Wednesday, April 30, 2008

The Vice of Thrift

About a month back, Alan Greenspan responded to critics of his Fed, claiming that the housing crisis was actually caused by the abundance of global savings. Becker agrees with this assessment (while noting the Fed made some contribution.)

Worries about Social Security's insolvency aside, this isn't the first time we've seen the anti-savings (/pro-debt) side of Greenspan. The former Chair told a congressional committee a few years back that the U.S. could healthily take on considerably more debt than it currently owed, that its approach towards national debt was probably overly conservative.

My initial instinct is skepticism.

But Greenspan might be right. The elimination of all debt is hardly a universally wise strategy. Whenever investments would increase your ability to pay beyond the prevailing interest rate, the better tactic is to borrow. Avoiding debt in these situations is, in fact, wasteful.

Educational loans are one example of this, the lifetime returns to education trounce the amounts that will be forfeited in interest to finance a quality education. The heavy subsidies of these loans make them an even better deal. The potential engineer who decides not to take on the debt benefits no one, and hurts both himself and the lender.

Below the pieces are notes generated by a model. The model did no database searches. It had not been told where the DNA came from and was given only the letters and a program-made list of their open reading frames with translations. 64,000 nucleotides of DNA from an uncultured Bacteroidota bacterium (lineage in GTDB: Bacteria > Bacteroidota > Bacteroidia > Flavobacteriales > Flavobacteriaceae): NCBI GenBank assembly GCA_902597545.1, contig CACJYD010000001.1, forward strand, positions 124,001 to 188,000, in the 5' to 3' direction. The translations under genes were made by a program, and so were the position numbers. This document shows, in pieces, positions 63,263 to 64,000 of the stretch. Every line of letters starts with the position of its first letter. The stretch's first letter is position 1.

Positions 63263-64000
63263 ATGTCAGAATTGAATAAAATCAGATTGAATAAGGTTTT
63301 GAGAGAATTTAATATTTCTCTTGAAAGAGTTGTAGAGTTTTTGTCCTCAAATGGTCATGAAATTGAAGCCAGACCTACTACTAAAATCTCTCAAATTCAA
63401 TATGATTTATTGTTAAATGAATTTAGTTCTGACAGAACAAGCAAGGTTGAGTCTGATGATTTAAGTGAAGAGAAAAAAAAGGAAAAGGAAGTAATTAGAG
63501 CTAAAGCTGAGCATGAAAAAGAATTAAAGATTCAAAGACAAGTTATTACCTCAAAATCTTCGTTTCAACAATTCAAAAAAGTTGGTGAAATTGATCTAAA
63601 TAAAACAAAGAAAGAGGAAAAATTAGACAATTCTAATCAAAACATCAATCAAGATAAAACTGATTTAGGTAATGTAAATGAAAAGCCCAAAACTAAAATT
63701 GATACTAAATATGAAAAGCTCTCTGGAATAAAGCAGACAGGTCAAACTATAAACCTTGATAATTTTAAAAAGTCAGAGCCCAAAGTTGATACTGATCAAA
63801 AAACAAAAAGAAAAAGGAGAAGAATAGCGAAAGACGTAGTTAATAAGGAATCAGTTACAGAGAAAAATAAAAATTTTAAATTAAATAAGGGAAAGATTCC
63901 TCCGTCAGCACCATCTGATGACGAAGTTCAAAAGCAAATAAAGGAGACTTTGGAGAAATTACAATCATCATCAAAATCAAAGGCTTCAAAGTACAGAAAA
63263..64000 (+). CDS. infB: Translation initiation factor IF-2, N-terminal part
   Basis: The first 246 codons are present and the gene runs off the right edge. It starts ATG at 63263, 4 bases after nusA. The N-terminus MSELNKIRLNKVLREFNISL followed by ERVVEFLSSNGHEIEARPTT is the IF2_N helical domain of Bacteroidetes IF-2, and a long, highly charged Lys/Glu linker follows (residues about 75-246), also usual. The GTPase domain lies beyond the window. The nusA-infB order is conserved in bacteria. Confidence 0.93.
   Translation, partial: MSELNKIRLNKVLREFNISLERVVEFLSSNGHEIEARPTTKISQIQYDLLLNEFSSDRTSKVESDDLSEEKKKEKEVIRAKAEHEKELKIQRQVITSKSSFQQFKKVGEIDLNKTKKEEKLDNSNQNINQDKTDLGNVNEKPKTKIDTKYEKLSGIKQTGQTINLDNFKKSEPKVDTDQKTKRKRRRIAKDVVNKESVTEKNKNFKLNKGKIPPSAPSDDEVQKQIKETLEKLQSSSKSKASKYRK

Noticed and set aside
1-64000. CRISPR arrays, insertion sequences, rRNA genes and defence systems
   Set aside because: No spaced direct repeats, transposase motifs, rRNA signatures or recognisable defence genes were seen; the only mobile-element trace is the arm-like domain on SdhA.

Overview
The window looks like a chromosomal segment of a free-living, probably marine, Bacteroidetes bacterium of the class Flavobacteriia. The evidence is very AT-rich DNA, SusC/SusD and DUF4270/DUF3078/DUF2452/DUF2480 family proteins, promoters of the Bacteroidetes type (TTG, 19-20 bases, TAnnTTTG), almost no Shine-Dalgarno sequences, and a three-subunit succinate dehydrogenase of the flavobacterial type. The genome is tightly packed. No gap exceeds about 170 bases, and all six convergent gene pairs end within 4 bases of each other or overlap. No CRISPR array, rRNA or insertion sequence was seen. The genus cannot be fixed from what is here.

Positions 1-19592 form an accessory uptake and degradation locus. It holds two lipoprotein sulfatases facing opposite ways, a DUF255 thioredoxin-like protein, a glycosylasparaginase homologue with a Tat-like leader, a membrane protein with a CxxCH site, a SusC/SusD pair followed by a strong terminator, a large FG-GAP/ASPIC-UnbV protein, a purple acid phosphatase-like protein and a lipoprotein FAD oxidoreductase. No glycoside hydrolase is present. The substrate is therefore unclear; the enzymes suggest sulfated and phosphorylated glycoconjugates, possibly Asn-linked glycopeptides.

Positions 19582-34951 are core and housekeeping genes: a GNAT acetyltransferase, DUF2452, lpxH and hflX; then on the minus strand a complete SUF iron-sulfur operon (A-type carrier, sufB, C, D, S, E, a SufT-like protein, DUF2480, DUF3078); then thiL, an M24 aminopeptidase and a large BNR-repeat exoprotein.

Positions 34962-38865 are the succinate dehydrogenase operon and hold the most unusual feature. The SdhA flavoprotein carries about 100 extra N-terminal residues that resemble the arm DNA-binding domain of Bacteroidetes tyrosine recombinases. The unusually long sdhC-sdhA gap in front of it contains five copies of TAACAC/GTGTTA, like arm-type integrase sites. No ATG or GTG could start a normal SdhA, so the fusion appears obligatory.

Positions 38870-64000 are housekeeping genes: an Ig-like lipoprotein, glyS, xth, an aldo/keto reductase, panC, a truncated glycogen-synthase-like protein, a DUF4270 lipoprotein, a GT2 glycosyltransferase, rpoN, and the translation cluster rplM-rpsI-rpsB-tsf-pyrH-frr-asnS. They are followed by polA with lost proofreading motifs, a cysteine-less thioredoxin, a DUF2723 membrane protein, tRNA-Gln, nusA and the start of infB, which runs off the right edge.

Peter Singer has famously and vigorously argued that we have a moral obligation to give away all we earn once we have accounted for our necessities. Perhaps you're unwilling to go so far. Maybe your skepticism only admits a moral obligation to pursue Pareto Optimality, that is, to help others when it wouldn't hurt us at all (and not cause others pain when it would cause you no benefit). If you have such a baseline morality, you might find that our potential engineer, who has the opportunity to benefit himself and a lender, commits a grave moral wrong if he simply stays home to count grass.

Government investment in infrastructure can be analogous to individual investment in education. Based on the moral sketch above, is it possible that governments are irresponsible to shoot for zero debt? (Ignoring, for a moment, all the other inevitable immoralities of government.)

I'm often been excited by attempts to constrain Congressional spending. But maybe a balanced budget amendment would be better if it forced Congress to maintain a constant debt of 5% of GDP!